The blood test is performed in the same manner as any other blood test. Your child’s blood will be collected, and the sample will be submitted to a lab for analysis. Multiple allergens can be checked with a single blood draw, and no allergic reactions are possible. The results are usually available within a few days.

Patch examination

Patch testing may be performed if your child has had rashes or hives. This can aid in determining whether an allergen is causing skin irritation.

What to anticipate

This test is comparable to a skin prick test, however there is no needle involved. Allergens are applied on patches, which are subsequently applied to the skin. This can be done with 20 to 30 allergens, and the patches are worn for 48 hours on the arm or back. They’re taken care of at the doctor’s office.

Testing for food allergies

Doctors frequently employ skin testing as well as blood tests to diagnose food allergies in children. If both tests come back positive, a food allergy is assumed. A food challenge test may be performed if the results are inconclusive. Food challenge tests are used to assess whether a child has a food allergy as well as whether they have outgrown a food allergy. Because of the risk of adverse reactions, they are usually performed in an allergist’s office or a hospital.

What to anticipate

Throughout the day, your child will be fed increasing amounts of a specific food and closely watched for reactions. At any given time, just one food can be evaluated. Inform the allergist about any medications your child is taking prior to the test, since they may need to be discontinued for a short period of time. The night before the test, your youngster should not eat after midnight. They can only drink clear beverages. On the day of the test, small quantities of the meal in question will be given in increasing amounts with a time interval between each dosage – a total of five to eight doses. After the last dose of food is administered, the patient will be monitored for several hours to see whether any reactions occur. If your kid has an allergic response, they will be treated as soon as possible.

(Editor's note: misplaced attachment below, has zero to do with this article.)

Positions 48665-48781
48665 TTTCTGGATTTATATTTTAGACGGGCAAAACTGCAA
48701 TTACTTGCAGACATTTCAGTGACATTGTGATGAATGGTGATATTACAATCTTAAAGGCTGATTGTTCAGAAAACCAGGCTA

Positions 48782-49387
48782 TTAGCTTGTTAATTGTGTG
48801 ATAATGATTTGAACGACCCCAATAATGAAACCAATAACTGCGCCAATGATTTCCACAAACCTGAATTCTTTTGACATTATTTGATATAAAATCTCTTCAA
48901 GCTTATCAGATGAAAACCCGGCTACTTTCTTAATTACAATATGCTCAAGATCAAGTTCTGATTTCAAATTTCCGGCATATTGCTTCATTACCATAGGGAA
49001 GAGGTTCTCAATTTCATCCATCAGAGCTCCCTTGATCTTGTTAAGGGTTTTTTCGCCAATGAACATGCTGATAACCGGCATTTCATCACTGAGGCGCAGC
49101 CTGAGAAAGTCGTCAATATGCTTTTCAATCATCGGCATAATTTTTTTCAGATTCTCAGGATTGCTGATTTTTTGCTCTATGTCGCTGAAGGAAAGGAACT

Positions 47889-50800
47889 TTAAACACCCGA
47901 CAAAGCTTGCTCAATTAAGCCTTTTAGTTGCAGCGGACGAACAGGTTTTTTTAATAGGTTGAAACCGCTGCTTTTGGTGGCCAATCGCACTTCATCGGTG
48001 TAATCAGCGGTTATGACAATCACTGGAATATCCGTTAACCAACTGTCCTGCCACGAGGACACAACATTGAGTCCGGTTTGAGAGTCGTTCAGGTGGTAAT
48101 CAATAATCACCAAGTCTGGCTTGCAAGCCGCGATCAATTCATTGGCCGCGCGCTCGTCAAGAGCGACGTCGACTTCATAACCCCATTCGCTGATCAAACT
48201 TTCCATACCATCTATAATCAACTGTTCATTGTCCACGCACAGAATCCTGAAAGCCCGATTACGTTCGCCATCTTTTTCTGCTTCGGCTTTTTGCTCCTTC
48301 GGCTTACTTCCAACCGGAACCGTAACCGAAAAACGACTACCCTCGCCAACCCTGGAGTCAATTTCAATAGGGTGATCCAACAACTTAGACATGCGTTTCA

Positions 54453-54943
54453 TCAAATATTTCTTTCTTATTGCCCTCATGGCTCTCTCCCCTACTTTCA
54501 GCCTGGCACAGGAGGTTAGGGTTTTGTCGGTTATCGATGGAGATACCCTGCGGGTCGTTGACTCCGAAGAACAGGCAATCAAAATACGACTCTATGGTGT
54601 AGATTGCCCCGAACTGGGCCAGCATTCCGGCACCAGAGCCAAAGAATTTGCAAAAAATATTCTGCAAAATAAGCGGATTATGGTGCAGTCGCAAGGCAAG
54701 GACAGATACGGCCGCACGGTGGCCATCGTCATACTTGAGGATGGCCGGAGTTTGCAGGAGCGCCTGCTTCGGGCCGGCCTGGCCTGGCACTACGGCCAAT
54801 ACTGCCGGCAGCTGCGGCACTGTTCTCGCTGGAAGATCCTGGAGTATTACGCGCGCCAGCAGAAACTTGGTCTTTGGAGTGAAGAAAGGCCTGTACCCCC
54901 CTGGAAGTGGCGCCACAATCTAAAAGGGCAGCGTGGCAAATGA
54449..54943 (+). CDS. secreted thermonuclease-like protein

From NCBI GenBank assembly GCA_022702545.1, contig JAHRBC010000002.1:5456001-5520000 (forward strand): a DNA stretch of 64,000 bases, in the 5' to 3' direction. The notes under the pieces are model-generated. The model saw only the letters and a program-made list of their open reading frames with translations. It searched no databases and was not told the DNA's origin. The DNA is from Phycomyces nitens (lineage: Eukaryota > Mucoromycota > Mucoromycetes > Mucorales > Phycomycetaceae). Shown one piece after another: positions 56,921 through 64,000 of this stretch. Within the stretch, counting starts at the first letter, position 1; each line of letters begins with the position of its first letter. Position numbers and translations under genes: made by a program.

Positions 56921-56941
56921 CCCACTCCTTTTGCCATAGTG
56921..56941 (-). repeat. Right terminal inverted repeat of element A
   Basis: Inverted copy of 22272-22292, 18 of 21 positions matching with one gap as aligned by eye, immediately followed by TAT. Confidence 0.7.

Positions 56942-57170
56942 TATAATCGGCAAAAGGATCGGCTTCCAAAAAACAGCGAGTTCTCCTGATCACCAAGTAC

Diet of exclusion

Diets based on elimination are precisely what they sound like. You avoid a food that has been linked to an allergic reaction or intolerance, such as dairy, eggs, or peanuts.

What to anticipate

First, you eliminate the suspected food from your child’s diet for two to three weeks while keeping an eye out for any symptoms. Then, if your child’s allergist approves, you gradually and individually reintroduce each meal, keeping an eye out for allergic symptoms such as changes in breathing, rashes, changes in bowel habits, or difficulty sleeping. Good to know: Whatever allergy testing your child does, it’s critical to consider the results in the context of the symptoms they’ve had and their reactions to specific exposures. Taken collectively, these factors will aid in the confirmation of any specific allergy diagnosis.

What happens if my child is diagnosed with an allergy?

If your child is found to have one or more allergies, the doctor will propose a treatment plan. Depending on the type of allergy, the treatment approach may involve prescription or over-the-counter drugs, allergy injections, or avoiding irritants, allergens, or foods. If your child should avoid certain things, the allergist will advise you on how to do so, as well as how to treat a reaction if your child comes into contact with the allergen by accident. If your child has a food allergy, for example, you will be given an injectable epinephrine pen.